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BROCHURE RACK

New species of butterfly discovered in Colombia

09/08/2006 00:00:00 news/colombian-butterfly
December 2007. A new butterfly species, found only in the high Andes of South America, has been discovered by a scientist at the Natural History Museum, London. Idioneurula donegani is a small to medium-sized coffee-brown butterfly with eyespots on its hind wings, from the highest peaks in Colombia’s Serrania de los Yariguies. The butterfly was discovered during the first exploration of the area, which led to the creation of a national park in the region by the Colombian government.
 
Blanca Huertas, butterfly curator at the Natural History Museum, who discovered and described the new species said, ‘This is an amazing discovery. Butterflies are a diverse group of insects with almost 20,000 known species, 40 per cent of which are in South America. We have been to almost every corner of the world and although some remote parts of the Neotropical region remain unexplored, we only occasionally discover a new species.’

More stories about butterflies and moths



Blanca Huertas also discovered a new bird, the Yariguies Brush Finch, in the same area. Click here to read more about the new bird species.

I. donegani most resembles three other species of Idioneurula butterflies with yellow and orange outlines on the wings. It lives in the high elevation ‘paramo’ forests of Colombia, characterised by ferns, orchids, palms and grasses. I. donegani is endemic to the Yariguíes mountains in Colombia.
 

Butterfly location

  • Idioneurula donegani was found in the pristine paramo habitat along the ridge of the Serranía de los Yariguíes. It is an isolated northwest spur of the east Andes (Cordillera Oriental) of Colombia and reaches 3,400 metres above sea level. The new species was found at two different locations at the top of the mountain range. It has been recommended for IUCN categorisation as vulnerable.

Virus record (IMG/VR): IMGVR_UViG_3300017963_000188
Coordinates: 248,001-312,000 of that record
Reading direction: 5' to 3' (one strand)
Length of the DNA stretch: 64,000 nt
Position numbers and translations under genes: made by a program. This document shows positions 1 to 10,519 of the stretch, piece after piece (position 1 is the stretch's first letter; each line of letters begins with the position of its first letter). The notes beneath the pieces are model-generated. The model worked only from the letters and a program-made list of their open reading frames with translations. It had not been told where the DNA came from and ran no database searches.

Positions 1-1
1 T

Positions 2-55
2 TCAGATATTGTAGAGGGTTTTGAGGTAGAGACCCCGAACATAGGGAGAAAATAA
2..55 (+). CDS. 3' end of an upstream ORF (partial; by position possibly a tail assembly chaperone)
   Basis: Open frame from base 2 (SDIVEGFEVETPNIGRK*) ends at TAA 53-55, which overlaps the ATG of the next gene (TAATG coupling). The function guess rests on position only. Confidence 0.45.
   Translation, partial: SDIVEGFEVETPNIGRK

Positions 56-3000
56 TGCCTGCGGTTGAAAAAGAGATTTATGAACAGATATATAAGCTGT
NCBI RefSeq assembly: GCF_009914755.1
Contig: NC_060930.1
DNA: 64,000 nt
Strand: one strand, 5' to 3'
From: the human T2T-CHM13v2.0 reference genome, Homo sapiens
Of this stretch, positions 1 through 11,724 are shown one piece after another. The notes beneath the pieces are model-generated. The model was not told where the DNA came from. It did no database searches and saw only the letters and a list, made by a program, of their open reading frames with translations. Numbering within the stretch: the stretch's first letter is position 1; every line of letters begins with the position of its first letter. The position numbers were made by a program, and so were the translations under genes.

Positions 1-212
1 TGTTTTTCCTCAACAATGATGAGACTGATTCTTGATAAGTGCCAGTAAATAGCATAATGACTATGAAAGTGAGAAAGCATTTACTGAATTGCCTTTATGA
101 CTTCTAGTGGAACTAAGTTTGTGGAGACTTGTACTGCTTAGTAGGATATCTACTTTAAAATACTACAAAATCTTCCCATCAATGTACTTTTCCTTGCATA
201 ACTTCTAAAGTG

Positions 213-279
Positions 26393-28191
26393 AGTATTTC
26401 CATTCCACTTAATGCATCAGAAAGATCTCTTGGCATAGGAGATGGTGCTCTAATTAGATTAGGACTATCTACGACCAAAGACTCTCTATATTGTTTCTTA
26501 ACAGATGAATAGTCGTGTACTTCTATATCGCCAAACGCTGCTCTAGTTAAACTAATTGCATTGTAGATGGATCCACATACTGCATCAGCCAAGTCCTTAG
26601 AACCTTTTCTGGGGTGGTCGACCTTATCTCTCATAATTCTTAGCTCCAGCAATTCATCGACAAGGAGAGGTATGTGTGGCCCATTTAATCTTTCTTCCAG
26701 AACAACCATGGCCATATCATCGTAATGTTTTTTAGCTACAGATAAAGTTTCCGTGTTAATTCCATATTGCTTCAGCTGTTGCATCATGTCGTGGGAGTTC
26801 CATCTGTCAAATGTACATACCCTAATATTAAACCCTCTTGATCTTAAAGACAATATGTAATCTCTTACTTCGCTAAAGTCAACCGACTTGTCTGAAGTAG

To survey the Serrania de los Yariguíes, Huertas, her team and their equipment were dropped by helicopter on to an isolated peak at 3,000 metres above sea level. This was the first time parts of the highest elevations of the 100 kilometre-long mountain range have been explored. Butterflies were examined and compared to specimens held in the Museum’s collections, which include more than 7,000 species of butterflies from South America. Molecular analysis of DNA collected from the butterflies in the field has also revealed that I. donegani is a separate species.
 
Idioneurula donegani, newly discovered in Colombia. © Natural History Museum.
 
‘New finds like this encourage us to keep exploring the world’, continued Blanca Huertas. ‘We have only recently explored the mountain where we found I. donegani. Other remote and unexplored mountains like the Yariguíes could have other species that remain undiscovered. We are privileged at the Natural History Museum to have one of the largest butterfly collections in the world. We look after 28 million insects here, which include around three million butterflies.’

The paper describing the new species was published this month in the prestigious international journal Zootaxa.

The name donegani is dedicated to Thomas Donegan, EBA project director and pioneer of the expeditions to Serranía de los Yariguíes.
 

Butterfly Exhibition at the Natural History Museum -April 2008

  • Experience the beauty and magic of butterflies at the Museum’s new exhibition, Amazing Butterflies, which opens in April 2008. Walk among hundreds of free-flying tropical butterflies and come face to face with a huge variety of these incredible creatures, marvelling at the diversity and behaviour of species from America, Africa and Asia.
The EBA (Evaluation of Biodiversity in the Andes) and YARE (Yariguíes Assessment and Research of Endangered species) expeditions to the Yariguíes were supported by the BP Conservation Programme, BirdLife International, Conservation International, Flora & Fauna International, Wildlife Conservation Society, Rio Tinto plc, Duke of Edinburgh, the Royal Geographical Society, Fundación ProAves and many other Colombian institutions. The results from these expeditions have been essential in the creation of a 200,000 hectare national park in the region by the Colombian government last year.

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